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  • Mark Brake / Stringer
  • Sustainable Energy

    An Electric Semi Definitely Won’t Work—But Seven in a Row Might

    Platooning might make the economics reasonable for short-haul electric trucking.

    • by James Temple
    • October 26, 2017
    • Elon Musk plans to unveil an electric Tesla Semi next month.

    Ever since Elon Musk announced his ambitious plan to roll out the electric Tesla Semi last summer, industry observers and battery experts have openly wondered how the company could make the plan work.

    Researchers have long asserted that current lithium-ion batteries are too heavy and expensive to meet the demands of heavy-duty trucking. But a Reuters report in August raised an interesting possibility: correspondence between Tesla and regulators in the Nevada Department of Motor Vehicles suggested the company hoped to test multiple trucks driving in a platoon formation, relying on autonomous-driving technology (see “10-4, Good Computer: Automated System Lets Trucks Convoy as One”).

    The basic concept behind platooning is that trucks driving in close alignment significantly reduce aerodynamic drag, boosting the overall energy efficiency of the fleet. Tesla is set to unveil its electric truck at an event next month, which promises to shed more light on the company’s strategy.

    But following the Reuters report, battery researchers at Carnegie Mellon University decided to take a close look at this possibility. They concluded that platooning could make heavy-duty trucks more cost competitive, at least with enough semis, according to a study in ACS Energy Letters published Thursday. The sweet spot appears to be seven vehicles driving together on trips shorter than 300 miles, which would reduce aerodynamic drag by 50 percent. Longer hauls, on the other hand, would still face exorbitantly high costs.

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    Venkat Viswanathan, an assistant professor of mechanical engineering at Carnegie Mellon, undertook the analysis with Shashank Sripad and Matthew Guttenberg, graduate researchers in the department. In the same journal in June, Viswanathan and Sripad cast considerable doubt on the economic feasibility of a solo-operating electric semi, concluding that such a vehicle “would be limited to a driving range well under 600 miles, a small payload capacity, and a prohibitively high cost.”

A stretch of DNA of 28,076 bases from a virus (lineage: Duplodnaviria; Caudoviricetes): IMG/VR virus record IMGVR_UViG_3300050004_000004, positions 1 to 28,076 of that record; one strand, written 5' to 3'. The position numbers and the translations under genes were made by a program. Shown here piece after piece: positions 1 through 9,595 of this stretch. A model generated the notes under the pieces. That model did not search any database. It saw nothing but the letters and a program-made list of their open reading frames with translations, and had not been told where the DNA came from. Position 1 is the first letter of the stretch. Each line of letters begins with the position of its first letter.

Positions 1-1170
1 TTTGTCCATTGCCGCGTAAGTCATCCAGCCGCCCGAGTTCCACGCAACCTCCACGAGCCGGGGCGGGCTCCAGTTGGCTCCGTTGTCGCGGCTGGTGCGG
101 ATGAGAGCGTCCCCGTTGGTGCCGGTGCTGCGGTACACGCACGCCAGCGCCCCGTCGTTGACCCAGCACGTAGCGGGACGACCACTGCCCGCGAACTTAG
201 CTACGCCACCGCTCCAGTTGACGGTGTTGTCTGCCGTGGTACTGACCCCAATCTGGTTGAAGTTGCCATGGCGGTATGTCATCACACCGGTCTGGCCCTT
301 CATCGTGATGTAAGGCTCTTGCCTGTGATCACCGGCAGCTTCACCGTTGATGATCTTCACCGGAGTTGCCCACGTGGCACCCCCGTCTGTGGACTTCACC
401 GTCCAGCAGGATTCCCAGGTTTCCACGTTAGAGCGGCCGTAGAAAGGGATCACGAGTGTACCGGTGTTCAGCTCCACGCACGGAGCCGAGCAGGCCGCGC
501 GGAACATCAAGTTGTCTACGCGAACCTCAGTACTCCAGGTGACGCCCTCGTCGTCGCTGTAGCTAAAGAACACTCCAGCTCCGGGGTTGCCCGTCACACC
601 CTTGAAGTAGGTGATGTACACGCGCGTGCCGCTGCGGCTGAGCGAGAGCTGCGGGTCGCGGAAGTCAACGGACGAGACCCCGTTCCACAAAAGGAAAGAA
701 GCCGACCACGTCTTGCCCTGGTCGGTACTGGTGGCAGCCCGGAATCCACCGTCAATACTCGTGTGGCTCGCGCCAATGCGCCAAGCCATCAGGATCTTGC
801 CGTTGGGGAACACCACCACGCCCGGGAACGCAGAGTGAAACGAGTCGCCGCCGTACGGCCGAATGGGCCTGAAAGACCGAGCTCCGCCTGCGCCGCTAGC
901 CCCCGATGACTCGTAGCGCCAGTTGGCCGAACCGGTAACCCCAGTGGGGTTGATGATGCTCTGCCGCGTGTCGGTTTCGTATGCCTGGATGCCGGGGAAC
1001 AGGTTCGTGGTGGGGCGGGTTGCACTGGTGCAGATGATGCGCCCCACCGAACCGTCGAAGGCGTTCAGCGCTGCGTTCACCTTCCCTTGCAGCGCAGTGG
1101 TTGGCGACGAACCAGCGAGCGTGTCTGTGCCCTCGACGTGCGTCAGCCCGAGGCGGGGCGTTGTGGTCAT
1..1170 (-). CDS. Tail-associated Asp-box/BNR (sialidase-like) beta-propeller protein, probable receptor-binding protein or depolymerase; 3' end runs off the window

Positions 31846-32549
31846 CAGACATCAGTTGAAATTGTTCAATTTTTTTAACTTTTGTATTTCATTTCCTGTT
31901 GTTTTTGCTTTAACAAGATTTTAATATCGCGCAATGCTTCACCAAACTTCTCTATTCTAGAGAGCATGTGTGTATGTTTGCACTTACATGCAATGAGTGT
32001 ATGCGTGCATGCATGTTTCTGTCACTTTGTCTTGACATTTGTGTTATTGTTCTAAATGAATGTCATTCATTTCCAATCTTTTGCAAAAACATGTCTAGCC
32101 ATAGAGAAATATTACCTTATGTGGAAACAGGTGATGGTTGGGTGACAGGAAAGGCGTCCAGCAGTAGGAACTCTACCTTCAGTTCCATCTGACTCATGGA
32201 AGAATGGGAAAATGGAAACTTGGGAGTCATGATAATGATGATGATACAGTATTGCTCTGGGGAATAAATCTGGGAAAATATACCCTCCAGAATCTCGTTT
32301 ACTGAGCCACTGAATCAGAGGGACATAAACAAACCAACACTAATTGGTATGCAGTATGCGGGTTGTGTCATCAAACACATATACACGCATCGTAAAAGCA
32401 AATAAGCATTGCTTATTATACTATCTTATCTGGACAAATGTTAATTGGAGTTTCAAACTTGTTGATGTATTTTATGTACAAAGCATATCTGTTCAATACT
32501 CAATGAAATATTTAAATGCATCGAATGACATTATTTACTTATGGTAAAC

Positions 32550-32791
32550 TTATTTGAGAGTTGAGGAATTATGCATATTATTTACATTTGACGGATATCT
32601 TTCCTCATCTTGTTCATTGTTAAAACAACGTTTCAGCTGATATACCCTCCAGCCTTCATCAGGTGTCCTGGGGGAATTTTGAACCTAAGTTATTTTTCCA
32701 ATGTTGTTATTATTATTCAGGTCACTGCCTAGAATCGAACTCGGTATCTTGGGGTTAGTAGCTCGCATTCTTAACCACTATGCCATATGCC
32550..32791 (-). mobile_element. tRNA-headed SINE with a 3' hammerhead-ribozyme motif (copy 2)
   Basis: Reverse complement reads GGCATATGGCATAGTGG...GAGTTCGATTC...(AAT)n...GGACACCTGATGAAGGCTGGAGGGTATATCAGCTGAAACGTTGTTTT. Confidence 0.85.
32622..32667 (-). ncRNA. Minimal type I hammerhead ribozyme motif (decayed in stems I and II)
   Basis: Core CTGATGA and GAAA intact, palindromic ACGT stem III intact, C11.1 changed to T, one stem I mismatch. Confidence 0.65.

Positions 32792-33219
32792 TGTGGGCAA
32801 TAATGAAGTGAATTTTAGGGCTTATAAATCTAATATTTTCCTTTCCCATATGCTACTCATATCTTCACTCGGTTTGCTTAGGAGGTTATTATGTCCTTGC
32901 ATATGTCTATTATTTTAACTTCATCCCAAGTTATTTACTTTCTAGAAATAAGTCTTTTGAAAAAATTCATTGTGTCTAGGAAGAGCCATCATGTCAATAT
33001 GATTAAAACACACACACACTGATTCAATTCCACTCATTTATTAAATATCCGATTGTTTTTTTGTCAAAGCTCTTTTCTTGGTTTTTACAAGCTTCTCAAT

So how do the economics change when you string together seven electric trucks?

    If they only need to travel a range of 300 miles, the required battery pack drops from 1,100 kilowatt-hours to 880 kilowatt-hours, and the cost of the pack falls from about $200,000 to $158,000, “which is quite cost competitive,” Viswanathan says. As a bonus, the potential cargo payload actually increases over the average cargo weight, from 16 tons to 25.5 tons.

    By way of comparison, the total cost of an average diesel-powered truck is about $120,000, and the vehicle can run for about 1,000 miles on a single fill-up.

    But the economics still don’t seem to work for long-haul electric trucking, even with extended platooning. A semi with 900 miles of range in such a scenario would require a 2,600-kilowatt-hour battery pack that would cost around $420,000.

    Why can’t the 300-mile trucks just stop and recharge more often? Charging electric trucks takes a lot more time than refilling diesel tanks, increasing idling periods and undermining delivery economics. Making 300-mile trucks competitive in long-haul scenarios would probably require battery-swapping facilities, which employ robotics to quickly trade fresh batteries for spent ones, the researchers say. Tesla previously explored that option for its cars before settling on Supercharger stations.

    The good news here is that short-haul trucking does represent the majority of delivery trips, according to the Bureau of Transportation Statistics, suggesting there could be an addressable market for a lengthy line of electric semis.

    On the other hand, stringing together seven trucks would represent “some advanced platooning,” said Bryant Walker Smith, an assistant law professor at the University of South Carolina who focuses on autonomous driving, in an e-mail. That number is well beyond the two or three that most platoon developers are initially aiming for, and more than any single carrier usually has traveling together at the same time, he added.

    That suggests the need for cross-carrier collaboration, as well as common standards and coordinated logistics. Lengthy platoons could also raise safety issues, especially if seven trucks all merge onto the highway at once or another driver tries to pass that many vehicles.

    Autonomous-driving features are considered a necessary first step in extended platooning, enabling the vehicles to safely and consistently drive in close proximity over long periods.

    Tesla, of course, has already been developing and implementing such features in its consumer automobiles. Uber, Otter, and Waymo are all working on autonomous trucking as well (see “10 Breakthrough Technologies 2017: Self-Driving Trucks”). Meanwhile, some vehicle manufacturers like Daimler and startups like Peloton Technology have already begun developing and testing trucks capable of platooning in limited numbers.

    The Carnegie Mellon study highlighted another key benefit of platooning electric semis: the lower strains on the battery packs could extend their useful life by another 60,000 to 120,000 miles, essentially adding another year of commercial use on the high end. That plus other factors, like the lower maintenance requirements of electric vehicles, could significantly decrease the lifetime costs of these trucks.

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